This principle is about responsible environmental management and sustainable enterprise. It includes the taking care of assets for future generations, as opposed to ownership and the right to divest assets.
Attention and resources are committed to ensuring that spiritual protocols are observed, for example, in the construction and openings of new buildings, in everyday functioning within the organisation, and in relationships with others. The services of kaumātua and/or tohunga may be engaged to guide the spiritual operation of the organisation.
Manaakitanga: Hospitality, generosity, care, and giving
A group or organisation should be able to host and provide for people appropriately. Resources must be allocated for this purpose. Hosting may involve large groups of owners and visitors. Whānau may be expected to support this function.
Tuhono: Cross-sectoral alignment of Māori aspirations on all dimensions
This principle supports the holistic or 'multiple bottom line' approach: profit-related and socially-oriented goals can be intertwined.
Puawaitanga: The best possible return is sought on integrated goals
This principle supports the measurement of success against multiple outcomes, including, but not just, financial outcomes.
Purotu: Multiple responsibilities and levels of accountability
This principle emphasises the responsibilities and accountabilities that Māori organisations often hold to current and future generations, wider whānau, hapū, or iwi groups – and to represent Māori well. It relates also to the particular laws and requirements of Māori organisations, particularly those managing collectively-owned assets.
“Together these common values characterise Māori self-determined development” or the necessities of Māori-centred business. Identifying cultural values important to Māori business development "means that Māori retain the ownership and control of their cultural identity and property rights" (Hinch et al., 1998, p. 4) in enterprise and industry. It also helps ensure that Māori social and cultural expectations and requirements are met in ways that are relevant to business operations (JHMRC, 1997a, p. 284).
The exercise of guardianship, particularly in relation to natural resources, such as land, sea and waterways; also flora and fauna, including people, that comprise elements of the natural environment. This principle requires that sustainability and environmental protection is valued. As kaitiaki or guardians, the owners or trustees of an enterprise are responsible for protecting (and/or growing) resources for future generations – not just for short-term or individual profit.
Exercise of leadership, authority, guardianship, and ownership rights; particularly focused on resource production, utilisation, and management for current and future requirements. This includes strategic development and oversight, relationship development and maintenance, problem-solving, conflict resolution and peace-making, adaptation, risk analysis, and management.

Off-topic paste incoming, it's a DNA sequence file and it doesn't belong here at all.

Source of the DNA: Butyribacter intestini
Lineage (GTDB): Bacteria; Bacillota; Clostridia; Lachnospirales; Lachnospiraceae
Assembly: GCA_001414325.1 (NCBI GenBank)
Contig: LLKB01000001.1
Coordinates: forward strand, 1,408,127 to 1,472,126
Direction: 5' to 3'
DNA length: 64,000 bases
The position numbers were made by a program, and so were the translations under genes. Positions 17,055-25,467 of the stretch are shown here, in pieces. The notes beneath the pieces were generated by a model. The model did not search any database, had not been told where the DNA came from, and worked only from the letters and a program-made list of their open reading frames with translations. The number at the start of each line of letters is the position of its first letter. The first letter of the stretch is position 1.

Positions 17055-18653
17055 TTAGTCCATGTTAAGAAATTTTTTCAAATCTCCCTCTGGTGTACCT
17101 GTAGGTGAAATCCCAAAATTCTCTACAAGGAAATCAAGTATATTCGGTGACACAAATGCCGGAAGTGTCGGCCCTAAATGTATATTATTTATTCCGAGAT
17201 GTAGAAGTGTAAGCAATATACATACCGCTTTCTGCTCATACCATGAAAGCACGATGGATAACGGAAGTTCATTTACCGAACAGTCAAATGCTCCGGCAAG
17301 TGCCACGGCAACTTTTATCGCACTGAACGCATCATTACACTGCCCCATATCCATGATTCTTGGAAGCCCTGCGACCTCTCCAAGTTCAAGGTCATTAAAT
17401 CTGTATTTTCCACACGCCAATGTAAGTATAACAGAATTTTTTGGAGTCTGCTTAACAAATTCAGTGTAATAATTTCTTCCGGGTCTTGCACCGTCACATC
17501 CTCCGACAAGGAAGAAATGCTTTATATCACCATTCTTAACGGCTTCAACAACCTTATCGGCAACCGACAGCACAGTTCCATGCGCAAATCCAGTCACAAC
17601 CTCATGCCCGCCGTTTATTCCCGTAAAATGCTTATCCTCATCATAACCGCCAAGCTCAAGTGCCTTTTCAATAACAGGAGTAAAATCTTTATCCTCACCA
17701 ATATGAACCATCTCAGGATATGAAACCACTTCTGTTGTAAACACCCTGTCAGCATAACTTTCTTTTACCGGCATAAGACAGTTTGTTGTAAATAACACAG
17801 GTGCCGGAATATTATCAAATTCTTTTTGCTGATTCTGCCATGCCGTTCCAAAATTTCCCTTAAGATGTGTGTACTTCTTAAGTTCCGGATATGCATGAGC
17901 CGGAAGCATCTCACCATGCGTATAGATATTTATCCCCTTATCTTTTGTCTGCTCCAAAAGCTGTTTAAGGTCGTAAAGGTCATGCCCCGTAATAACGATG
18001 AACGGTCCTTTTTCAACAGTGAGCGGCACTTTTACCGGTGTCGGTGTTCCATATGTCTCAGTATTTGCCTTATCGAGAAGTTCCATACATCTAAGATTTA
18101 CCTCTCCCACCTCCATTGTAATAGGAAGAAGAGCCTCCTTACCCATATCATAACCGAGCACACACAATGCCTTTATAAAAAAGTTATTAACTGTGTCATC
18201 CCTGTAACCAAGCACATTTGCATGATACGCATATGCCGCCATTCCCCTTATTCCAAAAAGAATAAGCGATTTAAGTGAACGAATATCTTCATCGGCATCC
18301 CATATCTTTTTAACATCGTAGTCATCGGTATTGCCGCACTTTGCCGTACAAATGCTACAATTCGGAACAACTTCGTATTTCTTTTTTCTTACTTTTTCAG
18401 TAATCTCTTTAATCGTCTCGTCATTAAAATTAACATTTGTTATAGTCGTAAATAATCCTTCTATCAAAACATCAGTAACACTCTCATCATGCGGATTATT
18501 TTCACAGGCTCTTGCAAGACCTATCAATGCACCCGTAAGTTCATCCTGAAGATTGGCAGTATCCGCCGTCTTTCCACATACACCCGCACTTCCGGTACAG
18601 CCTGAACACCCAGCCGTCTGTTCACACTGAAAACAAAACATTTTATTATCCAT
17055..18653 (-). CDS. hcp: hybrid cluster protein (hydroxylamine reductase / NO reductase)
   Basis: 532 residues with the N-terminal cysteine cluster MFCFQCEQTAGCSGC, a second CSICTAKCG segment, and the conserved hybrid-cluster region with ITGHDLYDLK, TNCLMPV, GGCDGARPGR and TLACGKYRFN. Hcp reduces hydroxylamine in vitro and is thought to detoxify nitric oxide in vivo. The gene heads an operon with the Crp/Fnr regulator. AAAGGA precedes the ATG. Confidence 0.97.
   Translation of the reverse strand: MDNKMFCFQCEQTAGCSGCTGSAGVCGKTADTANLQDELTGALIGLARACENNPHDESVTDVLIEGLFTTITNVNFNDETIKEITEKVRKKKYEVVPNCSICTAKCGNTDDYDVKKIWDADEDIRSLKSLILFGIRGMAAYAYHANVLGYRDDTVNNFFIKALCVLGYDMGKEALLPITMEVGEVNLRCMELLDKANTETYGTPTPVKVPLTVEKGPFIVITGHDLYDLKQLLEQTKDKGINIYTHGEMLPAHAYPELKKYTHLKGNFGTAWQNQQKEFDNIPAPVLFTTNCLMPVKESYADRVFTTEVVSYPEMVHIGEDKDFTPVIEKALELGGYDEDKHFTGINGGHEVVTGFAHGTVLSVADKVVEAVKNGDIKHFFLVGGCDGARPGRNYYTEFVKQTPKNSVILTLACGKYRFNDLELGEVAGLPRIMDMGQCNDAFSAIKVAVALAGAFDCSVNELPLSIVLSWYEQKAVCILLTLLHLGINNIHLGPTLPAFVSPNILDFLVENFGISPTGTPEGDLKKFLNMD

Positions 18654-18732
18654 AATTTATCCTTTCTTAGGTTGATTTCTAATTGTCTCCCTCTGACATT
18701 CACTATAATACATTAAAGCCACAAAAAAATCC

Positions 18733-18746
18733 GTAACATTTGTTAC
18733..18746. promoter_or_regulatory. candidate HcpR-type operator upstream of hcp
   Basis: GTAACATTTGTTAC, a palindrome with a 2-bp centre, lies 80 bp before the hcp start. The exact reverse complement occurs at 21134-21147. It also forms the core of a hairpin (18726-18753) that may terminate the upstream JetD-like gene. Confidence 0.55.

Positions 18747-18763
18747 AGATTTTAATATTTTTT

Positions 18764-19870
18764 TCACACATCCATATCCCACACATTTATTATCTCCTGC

Other important/useful business-related concepts
Associated with the fundamental concepts discussed above are a raft of concepts and principles that are broadly applicable and generalisable across the levels of the business curriculum. These “clothe” the business or venture. They include, but are not limited to:
Hangarau: technology; the proper utilisation of a range of traditional, contemporary, and innovative technologies.
Hoko: trade/trading, buy, sell, exchange, commerce.
Mana: prestige, standing, integrity, recognition; maintaining one’s own mana and that of the group and recognising and respecting the mana of others.
Penapena rawa: resource management.
Putea: finance, funds; ensuring financial accountability and proper accounting practices are followed.
Rawa: goods, property, wealth, chattels, resource; ensuring proper asset management.
Te ngira tuitui: entrepreneurship; entrepreneurial action, endeavour, and creation.
Umanga papatahi: the beginnings or first stages of a business or venture; enterprise creation.
Utu, whakautu: reciprocity, payment, cost; ensuring that costs are clear, covered and recovered to provide for a sustainable enterprise. Includes tax compliance.
Whakaukangia: sustainability, including the recognition and use of ecological values and methodologies.
Whakawhiti whakaaro: an entrepreneurial mindset, innovative thinking.
Ngā wāhanga: specific elements
Te taki i te ikeiketanga: self-empowerment
Te kaipakihi me ona whanaketanga: business knowledge and development
Te whakawhanuitanga pukenga: skill assessment, career exploration
Te hiringatanga matauranga: accountability for learning
Te hoko, a utu: buying and investing
Marua whakapuakitanga: community awareness, problem-solving
Te whakahoahoa, nga kaiarataki: friendships, mentors
Te whakatu pakihitanga: business formation
Te ara tipuranga, a mahi: career development
Te hekenga matauranga: educational attainment
Te whanonga putea: financial literacy
Te whanaketanga a marua: community development
Whanaungatanga a whakahaere: relationship management.
Last updated August 9, 2013